Issue by Issue – Infinity Inc. #3

Writer – Roy Thomas, Dann Thomas
Artist – Jerry Ordway
Inker – Mike Machlan
Colours – Adrienne Roy
Letters – John Costanza

The book begins with Power Girl, Huntress and finally the Star-Spangled Kid finally coming to after being knocked out by the Ultra-Humanite. After taking a bit of a fly around the neighbourhood to get their bearings back, they return to Power Girl’s apartment where the missing seven members of the team reappear, seemingly only gone for moments though they had a full-on adventure with the All-Star Squadron back in 1942 (chronicled elsewhere). All of it was courtesy of the Ultra-Humanite and now that they are free of his influence, they decide to get on with moving to California and setting up shop where Star has access to an abandoned movie studio, actually owning it thanks to his inheritance. Once arriving, they start to do a little exploring and end up running into Solomon Grundy of all people who was just looking to be left alone. As readers might guess, a fight would break out only to be made far more violent due to Jade being on the scene and proclaiming to be Green Lantern’s daughter, one person Grundy hates more than most. The battle does not go well as the members of Infinity Inc. are far outclassed in terms of power and yet, once they start to work together as the team they want to be, Grundy is soon taken care of and the team stands victorious. The book is also left on a cliff-hanger which sees a very familiar member of the JSA murder numerous other members including Wonder Woman, Hawkman and Green Lantern among others, though for what reason remains unknown. Roy Thomas does a fine job at crafting the ongoing adventures of this latest team as do Jerry Ordway and Mike Machlan who make it come to life on the page. It is a little disappointing that such a large chunk of the story was not present within the book – namely their adventure with the All-Star Squadron as it definitely gives the reader pause but Thomas does his best to patch over it in order to keep things moving. Thomas also provides a lot of background on various things throughout as he is known to do, giving readers a lot of information which is never a bad thing though it cuts the pace down a bit having to explain so many things so often. Altogether a good issue though and one that makes the reader want more.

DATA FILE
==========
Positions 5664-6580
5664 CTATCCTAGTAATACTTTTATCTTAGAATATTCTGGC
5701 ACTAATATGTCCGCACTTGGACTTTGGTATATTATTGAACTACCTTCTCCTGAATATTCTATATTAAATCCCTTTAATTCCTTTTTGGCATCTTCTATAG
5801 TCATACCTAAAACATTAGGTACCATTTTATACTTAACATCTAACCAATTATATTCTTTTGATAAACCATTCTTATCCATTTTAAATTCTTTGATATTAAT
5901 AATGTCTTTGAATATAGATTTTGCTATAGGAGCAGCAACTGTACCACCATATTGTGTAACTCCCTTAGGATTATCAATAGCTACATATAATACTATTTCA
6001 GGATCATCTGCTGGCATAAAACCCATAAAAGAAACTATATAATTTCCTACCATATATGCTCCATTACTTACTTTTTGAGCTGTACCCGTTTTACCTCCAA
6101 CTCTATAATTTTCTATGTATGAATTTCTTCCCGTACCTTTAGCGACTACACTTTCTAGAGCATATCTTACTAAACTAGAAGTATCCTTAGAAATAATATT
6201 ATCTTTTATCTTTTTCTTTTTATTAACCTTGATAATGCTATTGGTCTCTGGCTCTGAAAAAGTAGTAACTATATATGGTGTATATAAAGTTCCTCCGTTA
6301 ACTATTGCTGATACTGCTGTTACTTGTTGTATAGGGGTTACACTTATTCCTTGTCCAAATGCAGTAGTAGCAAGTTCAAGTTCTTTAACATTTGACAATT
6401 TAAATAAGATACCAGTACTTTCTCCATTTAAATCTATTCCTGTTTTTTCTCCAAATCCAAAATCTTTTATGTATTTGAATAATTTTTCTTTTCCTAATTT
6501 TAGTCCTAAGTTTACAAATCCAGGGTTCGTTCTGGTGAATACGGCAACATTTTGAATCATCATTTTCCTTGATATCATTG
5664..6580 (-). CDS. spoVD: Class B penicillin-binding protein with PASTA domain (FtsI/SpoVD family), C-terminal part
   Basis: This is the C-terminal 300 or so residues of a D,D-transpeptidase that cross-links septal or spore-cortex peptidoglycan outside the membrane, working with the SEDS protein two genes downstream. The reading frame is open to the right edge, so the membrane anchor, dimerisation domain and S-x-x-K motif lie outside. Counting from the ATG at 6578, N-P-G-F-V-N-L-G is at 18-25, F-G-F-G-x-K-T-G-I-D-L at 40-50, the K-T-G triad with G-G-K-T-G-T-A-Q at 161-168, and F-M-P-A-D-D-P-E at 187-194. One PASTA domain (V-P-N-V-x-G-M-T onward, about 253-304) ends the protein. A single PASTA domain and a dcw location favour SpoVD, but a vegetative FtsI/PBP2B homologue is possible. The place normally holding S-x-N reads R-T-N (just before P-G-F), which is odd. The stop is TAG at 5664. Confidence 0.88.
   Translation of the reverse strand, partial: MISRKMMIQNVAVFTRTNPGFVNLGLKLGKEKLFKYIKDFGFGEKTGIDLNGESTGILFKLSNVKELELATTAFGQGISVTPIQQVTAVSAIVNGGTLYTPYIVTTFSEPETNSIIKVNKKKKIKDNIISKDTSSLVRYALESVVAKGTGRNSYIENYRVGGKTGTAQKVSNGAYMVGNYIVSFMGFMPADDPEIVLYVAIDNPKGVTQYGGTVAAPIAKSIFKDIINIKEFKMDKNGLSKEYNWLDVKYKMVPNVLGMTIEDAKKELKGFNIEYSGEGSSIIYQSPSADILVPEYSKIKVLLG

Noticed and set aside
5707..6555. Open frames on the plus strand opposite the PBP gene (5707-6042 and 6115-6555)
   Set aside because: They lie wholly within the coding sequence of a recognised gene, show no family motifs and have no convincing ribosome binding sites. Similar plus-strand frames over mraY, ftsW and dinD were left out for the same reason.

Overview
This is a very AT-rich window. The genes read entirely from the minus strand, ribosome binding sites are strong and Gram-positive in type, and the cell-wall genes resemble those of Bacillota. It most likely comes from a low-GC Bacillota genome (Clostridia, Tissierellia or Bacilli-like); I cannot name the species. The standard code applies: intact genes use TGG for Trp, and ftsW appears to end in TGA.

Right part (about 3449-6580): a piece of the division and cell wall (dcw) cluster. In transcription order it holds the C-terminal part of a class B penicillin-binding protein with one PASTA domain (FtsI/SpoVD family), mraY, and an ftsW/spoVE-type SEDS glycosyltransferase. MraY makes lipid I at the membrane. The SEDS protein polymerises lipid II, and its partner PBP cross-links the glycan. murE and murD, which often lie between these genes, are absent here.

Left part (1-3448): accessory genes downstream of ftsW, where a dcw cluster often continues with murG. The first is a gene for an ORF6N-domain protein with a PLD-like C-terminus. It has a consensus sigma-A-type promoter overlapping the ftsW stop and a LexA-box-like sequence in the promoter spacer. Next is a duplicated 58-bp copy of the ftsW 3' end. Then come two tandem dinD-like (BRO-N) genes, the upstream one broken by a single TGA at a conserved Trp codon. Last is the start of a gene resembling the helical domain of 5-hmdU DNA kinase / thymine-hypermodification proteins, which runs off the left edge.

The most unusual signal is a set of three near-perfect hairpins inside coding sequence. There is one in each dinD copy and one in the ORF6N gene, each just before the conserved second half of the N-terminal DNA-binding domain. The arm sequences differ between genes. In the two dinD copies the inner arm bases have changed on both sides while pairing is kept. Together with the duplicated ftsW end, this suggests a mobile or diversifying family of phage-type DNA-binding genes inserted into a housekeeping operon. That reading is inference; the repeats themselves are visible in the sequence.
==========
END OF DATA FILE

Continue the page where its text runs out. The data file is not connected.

3.5 out of 5

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